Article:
Mechanism Of Action

The OBBs lower IOP through a reduction in aqueous formation. There appears to be no change in aqueous outflow. Aqueous formation can decrease by as much as 50%.3-8

Despite the fact that OBBs have been in clinical use for more than 30 years, the exact mechanism of action has not been entirely elucidated. In normal physiology, when a beta-adrenergic agonist binds to its receptor, activation of a regulatory protein (G-protein) results. This stimulates membrane-bound adenyl cyclase, catalyzing conversion of adenosine triphosphate (ATP) to cyclic adenosine monophosphate (cAMP). In the classic model for the mechanisms of action of OBBs, the intracellular cAMP acts as a second messenger that, through additional steps, ultimately stimulates production of aqueous from the ciliary processes.

It has been demonstrated that timolol and other beta blockers inhibit cAMP production in the ciliary body. However, the direct relationship between beta blocker effect on cAMP and IOP effect is not supported in all studies. In one study, there was no relationship between reduction of cAMP and IOP lowering.9 Further, IOP can decrease in response to drugs that increase cAMP.10 The dextro -isomer of timolol has a low affinity for beta receptors, yet this compound decreases aqueous flow as well as the higher affinity levo-isomer in the clinically available preparations.11 These observations suggest that the IOP-lowering effect of OBBs may not be mediated directly through competitive inhibition of beta receptors in the ciliary body. While it is accepted that OBBs lower IOP through a decrease in aqueous production, some evidence suggests we must not assume this is simply beta-adrenergic blockade mediated through the classic second-messenger system.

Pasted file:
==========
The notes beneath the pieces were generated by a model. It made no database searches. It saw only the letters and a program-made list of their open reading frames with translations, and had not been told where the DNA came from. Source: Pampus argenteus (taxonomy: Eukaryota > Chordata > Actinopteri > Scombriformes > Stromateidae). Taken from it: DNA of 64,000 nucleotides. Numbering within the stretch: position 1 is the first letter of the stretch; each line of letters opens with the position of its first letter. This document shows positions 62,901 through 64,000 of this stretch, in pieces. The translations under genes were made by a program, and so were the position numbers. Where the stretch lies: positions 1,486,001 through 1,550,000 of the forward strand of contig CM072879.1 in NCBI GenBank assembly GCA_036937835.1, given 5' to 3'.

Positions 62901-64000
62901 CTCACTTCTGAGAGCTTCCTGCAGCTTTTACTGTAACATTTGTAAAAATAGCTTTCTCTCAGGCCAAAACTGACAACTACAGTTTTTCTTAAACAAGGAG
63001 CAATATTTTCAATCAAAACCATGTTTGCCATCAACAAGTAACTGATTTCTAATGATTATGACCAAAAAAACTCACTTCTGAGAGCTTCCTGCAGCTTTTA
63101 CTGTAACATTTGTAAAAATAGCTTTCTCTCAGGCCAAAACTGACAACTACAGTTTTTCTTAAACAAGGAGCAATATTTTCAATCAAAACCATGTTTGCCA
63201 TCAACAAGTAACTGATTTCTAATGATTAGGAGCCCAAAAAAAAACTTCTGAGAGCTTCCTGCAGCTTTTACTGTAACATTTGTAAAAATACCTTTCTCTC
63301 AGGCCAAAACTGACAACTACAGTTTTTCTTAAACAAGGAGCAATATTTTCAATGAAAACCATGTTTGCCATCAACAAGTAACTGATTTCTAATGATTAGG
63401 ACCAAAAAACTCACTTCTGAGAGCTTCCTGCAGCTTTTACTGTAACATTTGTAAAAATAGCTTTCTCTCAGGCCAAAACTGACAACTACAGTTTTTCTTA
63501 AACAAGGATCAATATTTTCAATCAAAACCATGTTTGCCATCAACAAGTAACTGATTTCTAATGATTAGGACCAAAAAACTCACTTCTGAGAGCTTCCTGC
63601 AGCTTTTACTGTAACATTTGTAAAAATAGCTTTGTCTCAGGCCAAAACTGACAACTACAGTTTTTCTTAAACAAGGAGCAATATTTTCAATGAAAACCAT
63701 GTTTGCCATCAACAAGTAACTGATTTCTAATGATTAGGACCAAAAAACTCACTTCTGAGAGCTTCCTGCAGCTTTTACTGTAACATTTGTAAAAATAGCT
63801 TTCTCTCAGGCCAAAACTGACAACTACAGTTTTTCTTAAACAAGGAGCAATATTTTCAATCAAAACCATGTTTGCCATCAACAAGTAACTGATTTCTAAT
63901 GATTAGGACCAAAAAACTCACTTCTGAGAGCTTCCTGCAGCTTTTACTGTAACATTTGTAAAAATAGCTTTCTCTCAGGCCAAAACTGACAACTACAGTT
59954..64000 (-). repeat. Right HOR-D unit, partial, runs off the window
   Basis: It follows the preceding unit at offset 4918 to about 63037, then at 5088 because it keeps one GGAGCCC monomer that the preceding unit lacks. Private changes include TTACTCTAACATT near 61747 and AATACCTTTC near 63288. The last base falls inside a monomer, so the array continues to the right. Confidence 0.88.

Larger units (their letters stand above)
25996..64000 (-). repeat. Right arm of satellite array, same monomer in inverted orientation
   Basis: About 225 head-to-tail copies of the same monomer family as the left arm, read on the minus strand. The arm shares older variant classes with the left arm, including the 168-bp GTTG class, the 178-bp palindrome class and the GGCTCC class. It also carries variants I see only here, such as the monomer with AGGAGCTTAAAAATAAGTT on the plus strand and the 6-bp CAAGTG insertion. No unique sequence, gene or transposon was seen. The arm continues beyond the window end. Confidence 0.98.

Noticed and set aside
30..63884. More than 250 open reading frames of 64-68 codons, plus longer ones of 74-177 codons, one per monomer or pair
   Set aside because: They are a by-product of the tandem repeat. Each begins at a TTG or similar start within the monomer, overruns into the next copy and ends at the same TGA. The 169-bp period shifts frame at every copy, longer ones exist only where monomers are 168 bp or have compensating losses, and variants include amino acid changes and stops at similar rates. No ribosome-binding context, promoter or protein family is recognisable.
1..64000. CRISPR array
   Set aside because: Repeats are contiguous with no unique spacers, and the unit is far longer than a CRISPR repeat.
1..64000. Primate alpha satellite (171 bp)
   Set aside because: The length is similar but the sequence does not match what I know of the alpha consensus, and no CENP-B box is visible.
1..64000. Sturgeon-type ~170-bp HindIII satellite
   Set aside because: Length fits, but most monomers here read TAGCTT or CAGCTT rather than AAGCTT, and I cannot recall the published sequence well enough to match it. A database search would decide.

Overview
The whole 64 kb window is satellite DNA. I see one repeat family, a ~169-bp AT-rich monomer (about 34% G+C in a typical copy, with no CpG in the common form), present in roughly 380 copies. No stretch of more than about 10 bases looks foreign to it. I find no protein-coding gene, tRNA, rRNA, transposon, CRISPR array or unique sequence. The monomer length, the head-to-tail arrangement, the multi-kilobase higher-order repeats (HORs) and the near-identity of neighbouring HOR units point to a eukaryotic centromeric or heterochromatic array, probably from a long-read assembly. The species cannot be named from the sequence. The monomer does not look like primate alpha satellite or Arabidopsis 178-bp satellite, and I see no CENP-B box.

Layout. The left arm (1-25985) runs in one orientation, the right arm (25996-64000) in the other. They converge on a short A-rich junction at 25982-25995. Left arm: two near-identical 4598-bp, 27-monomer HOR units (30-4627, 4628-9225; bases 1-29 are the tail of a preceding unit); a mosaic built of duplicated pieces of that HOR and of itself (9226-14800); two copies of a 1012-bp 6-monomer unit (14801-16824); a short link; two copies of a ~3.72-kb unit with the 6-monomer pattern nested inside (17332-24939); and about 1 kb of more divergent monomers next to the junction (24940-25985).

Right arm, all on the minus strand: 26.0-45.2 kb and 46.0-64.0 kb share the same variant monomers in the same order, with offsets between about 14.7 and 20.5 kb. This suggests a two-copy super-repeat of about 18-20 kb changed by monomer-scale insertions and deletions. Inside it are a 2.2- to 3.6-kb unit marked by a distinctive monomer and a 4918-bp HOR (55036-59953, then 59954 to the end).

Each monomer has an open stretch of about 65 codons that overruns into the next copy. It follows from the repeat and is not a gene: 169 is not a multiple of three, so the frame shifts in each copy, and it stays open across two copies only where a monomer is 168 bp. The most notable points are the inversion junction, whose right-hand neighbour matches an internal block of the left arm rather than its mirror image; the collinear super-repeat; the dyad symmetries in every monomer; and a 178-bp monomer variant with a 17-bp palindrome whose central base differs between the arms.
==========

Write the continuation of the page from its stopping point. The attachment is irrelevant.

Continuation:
Alternative mechanisms have been suggested. One postulates that there is endogenous adrenergic tone controlling aqueous production mediated by epinephrine. In this model, ciliary processes are under continuous tonic stimulation to produce aqueous. Beta blockers are hypothesized to exert an effect by interfering with this tonic stimulation of normal aqueous production.12 The basis for such tonic stimulation remains speculative since there is no identified anatomic basis, but a model such as this could explain some of the inconsistencies discussed above.

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